Trump thanks North Korea for 'smart' move to dismantle nuclear-test site

Former North Korean prisoners are reunited with family in the US

Trump thanks North Korea for 'smart' move to dismantle nuclear-test site

The dismantling will include collapsing its test tunnels with explosives and blocking their entrances, removing observation facilities and withdrawing guards and researchers from the site. With the structures demolished and the research and security personnel evacuated the test site will be inoperative.

The North said it planned to invite journalists from the United States, South Korea, China, Russia and Britain to inspect the process.

North Korea's six known nuclear tests have taken place in Punggye-ri, a location in the north-eastern part of North Korea where a system of tunnels has been dug under Mount Mantap.

Early on May 10, Pompeo returned to the United States from a second trip to Pyongyang together with three American prisoners released from North Korea.

Kim denied claims that North Korea is closing down "an unusable test site", according to presidential office.

"If Chairman Kim chooses the right path there is a future brimming with peace and prosperity for the North Korean people", Pompeo said at a press conference alongside South Korean Foreign Minister Kang Kyung-wha.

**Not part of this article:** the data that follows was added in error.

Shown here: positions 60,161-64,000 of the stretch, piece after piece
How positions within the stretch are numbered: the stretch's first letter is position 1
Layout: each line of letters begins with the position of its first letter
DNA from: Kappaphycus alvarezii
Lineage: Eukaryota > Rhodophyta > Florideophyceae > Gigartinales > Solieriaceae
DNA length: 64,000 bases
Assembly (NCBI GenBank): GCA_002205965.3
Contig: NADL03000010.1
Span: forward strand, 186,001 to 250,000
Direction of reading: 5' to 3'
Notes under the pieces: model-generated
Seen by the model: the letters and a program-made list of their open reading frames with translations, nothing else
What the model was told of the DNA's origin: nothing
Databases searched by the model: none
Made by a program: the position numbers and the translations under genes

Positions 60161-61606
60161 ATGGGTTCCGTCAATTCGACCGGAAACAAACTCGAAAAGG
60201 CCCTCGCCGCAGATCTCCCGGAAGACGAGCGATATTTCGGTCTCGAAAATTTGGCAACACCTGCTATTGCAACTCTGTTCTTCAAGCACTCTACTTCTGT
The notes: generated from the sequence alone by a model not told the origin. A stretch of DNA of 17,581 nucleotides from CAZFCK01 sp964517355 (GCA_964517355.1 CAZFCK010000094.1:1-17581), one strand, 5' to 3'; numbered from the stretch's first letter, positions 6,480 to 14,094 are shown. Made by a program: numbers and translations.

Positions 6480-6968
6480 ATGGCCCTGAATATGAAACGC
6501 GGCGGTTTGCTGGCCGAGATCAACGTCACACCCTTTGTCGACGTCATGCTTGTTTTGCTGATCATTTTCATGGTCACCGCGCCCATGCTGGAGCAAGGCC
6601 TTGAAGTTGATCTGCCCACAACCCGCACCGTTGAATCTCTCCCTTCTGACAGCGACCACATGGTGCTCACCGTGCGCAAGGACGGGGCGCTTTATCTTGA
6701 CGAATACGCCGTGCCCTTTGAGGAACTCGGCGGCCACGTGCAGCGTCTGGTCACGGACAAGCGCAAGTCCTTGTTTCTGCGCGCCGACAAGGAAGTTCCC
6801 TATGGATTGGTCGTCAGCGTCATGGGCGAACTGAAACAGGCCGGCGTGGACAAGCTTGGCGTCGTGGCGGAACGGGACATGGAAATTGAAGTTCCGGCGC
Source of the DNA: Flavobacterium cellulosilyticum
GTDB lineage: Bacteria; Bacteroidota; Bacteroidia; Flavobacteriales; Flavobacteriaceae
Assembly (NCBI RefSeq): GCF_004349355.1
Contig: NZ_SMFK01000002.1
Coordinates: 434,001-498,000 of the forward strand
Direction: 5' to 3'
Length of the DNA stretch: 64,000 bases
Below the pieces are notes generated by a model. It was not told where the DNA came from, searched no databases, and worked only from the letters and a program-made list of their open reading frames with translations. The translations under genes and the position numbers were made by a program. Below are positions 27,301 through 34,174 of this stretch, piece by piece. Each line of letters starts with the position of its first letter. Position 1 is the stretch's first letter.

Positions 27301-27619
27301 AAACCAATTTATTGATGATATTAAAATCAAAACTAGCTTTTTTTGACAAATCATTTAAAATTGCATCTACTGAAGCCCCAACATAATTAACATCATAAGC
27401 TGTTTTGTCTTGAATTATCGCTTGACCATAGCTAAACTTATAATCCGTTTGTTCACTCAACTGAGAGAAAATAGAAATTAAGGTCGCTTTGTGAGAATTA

Until recently, Mr Kim and Mr Trump had been trading personal insults and threats, heightening tensions over North Korea's nuclear programme.

The dismantling of the test site is the latest in a series of major concessions by Pyongyang ahead of the summit with Trump.

Kim is expected to demand that the USA pledge to accept the continuation of North Korea's hereditary regime in return for vowing to achieve denuclearization on the divided peninsula in a "phased" and "synchronized" manner.

Mr Trump and Mr Kim are due to meet in Singapore on 12 June. He added that the Trump administration was focused on making sure "we didn't end up where we were before" in the talks with North Korea.

North Korean leader Kim Jong Un, left, and South Korean President Moon Jae-in raise their hands after signing a joint statement at the border village of Panmunjom in the Demilitarized Zone, South Korea. Kim has already visited China twice to meet its president Xi Jinping while Trump has sent Mike Pompeo, the current U.S. secretary of state to meet him as many times as well.

"We are starting off on a new footing - I really think we have a very good chance of doing something very meaningful".

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